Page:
Finding alternatives needs to challenge the status quo not accepting it. Where will we end up if we carry on this way? (chapter 4). Road violence is not accidental, it is a direct result of our city’s choices (p.166). Can design guidelines and traffic models help us, or do we need to have a battle against what they dictate? Is it an urgent necessity to invest in auto-pilot mobility; or demand spontaneous, autonomous, peaceful human-powered mobility?  Is this a real thing that we want: More machines, fewer people?

What kind of city do we want? You have a choice whether you see public space as a tube for fast transit or as a place to spend time and hang out. Which would you rather build in front of a school: a drop-off zone for the car-driving parents or a multi-purpose space for outdoor play and learning? Which is a public space as if people mattered? (chapter 5). “Build a city around the car and you’ll get motorists. But build a city around people and you’ll get pedestrians, cyclists, and children on the streets” (p.214).

Rethinking mobility narratives and the importance of public spaces should lead us to take real action to take back our streets and transform our lives. Are you ready to give some ideas for action? (chapter 6) we are all responsible for our city and have the power to change the status quo. Here is a list of ideas on how you can take action yourself. “We’ve divided these ideas into steps you can take on your own, as an individual; action you can take collectively, together with other people, and tips for engaging with politicians and representatives of the established order” (p. 244).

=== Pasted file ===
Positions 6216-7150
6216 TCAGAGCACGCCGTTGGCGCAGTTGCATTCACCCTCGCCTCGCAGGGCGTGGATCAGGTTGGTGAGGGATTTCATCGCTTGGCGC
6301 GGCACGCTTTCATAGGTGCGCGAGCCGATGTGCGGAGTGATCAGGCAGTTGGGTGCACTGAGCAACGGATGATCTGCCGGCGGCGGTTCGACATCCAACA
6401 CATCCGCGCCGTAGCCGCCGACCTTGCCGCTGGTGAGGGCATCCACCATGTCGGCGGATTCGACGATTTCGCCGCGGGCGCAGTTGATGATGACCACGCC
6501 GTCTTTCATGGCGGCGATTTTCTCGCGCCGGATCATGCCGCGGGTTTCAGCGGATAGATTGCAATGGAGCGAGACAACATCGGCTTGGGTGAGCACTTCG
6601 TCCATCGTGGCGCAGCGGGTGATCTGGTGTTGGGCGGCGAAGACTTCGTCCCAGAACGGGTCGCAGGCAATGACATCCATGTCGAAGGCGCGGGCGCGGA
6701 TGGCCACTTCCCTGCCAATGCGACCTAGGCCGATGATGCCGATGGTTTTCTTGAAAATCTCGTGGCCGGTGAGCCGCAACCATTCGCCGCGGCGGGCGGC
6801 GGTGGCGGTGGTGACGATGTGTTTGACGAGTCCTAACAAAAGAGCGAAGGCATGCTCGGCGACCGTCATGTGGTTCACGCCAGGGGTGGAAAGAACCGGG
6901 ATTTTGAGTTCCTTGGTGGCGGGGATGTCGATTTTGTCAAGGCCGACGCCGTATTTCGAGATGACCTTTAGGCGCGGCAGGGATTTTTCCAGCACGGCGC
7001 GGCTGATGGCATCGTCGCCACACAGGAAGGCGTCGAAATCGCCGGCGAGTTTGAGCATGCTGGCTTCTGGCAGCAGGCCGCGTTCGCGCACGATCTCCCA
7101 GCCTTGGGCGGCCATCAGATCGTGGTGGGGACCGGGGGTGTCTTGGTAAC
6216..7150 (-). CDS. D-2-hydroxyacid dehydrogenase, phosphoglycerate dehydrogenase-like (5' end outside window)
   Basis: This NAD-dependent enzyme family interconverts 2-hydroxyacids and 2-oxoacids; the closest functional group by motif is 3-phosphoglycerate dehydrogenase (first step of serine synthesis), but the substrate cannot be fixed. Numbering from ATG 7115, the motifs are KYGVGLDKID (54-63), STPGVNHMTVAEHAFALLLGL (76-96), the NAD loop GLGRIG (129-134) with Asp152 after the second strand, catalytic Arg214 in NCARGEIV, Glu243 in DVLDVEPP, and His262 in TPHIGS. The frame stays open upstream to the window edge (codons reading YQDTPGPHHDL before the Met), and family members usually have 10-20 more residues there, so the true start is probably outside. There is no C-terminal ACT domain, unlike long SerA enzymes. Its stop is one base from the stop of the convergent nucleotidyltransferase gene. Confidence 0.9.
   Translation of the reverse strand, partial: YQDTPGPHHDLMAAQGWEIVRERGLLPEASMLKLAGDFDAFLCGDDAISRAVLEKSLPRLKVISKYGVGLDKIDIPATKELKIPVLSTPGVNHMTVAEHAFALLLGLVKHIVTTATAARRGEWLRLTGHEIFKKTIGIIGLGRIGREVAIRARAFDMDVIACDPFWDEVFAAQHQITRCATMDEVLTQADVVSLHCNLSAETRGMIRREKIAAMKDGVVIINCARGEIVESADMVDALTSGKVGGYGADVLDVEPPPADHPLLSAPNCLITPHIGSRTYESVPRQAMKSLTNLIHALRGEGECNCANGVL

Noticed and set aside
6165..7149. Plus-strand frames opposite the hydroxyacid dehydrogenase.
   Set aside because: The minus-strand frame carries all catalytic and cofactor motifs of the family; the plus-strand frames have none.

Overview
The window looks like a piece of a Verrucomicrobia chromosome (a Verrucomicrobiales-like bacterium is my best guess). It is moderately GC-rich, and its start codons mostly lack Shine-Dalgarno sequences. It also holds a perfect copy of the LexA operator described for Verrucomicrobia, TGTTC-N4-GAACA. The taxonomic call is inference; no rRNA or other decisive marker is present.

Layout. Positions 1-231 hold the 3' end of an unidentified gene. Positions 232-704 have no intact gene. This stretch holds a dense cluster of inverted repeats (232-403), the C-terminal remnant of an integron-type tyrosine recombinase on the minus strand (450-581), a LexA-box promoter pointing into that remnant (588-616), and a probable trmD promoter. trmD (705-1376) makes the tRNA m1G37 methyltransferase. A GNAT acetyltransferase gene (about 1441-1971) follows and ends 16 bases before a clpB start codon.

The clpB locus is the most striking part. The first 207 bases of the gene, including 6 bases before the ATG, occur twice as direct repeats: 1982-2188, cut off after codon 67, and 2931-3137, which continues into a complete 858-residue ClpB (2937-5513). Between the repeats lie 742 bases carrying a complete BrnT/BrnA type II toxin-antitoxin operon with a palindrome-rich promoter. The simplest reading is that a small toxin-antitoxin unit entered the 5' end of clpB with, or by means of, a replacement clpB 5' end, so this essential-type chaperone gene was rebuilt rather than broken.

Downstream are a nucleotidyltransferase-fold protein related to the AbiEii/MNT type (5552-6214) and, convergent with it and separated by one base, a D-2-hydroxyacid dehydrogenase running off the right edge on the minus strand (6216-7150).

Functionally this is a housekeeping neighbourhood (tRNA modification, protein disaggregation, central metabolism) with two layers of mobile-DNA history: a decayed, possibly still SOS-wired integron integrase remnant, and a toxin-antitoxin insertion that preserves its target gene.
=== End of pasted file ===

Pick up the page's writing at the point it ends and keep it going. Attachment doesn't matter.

Now that’s movement! Will you join in?

What approach does it take?

The book’s approach is based on the application of critical thinking to public spaces and urban mobility. Thalia Verkade is a Rotterdam-based journalist who scrutinizes her lived experience of moving around the city and asks fundamental questions. On her journey of exploration, she meets cycling professor Marco te Brömmelstroet, who strongly influences her perspective and accompanies her on her journey.

The narrative style of the book, the rich description of the characters’ everyday lives, interviews with various experts, and many quotes make the book very appealing and invite the reader to think anew about encounters with the city, public space, and movement.

Who might be interested in this book?

The book is a must-read to critically rethink our public space and mobility from a human-centered perspective to put people at the center of planning. It is the best resource to inspire planners, politicians, activists, policymakers, and the public to change our status quo and transform our lives.

“Read this book and you may well find that you can never look at the streets outside your front door in the same light again”

Further details
  • Academic disciplines: Mobilities, cycling studies, and urban planning.
  • Geographical scope: –
  • Relation to cycling: Cycling is central to the book
  • Reference (APA): Verkade, T., & te Brömmelstroet, M. (2022). Movement: How to Take Back Our Streets and Transform Our Lives. Translated by Fiona Graham. Scribe.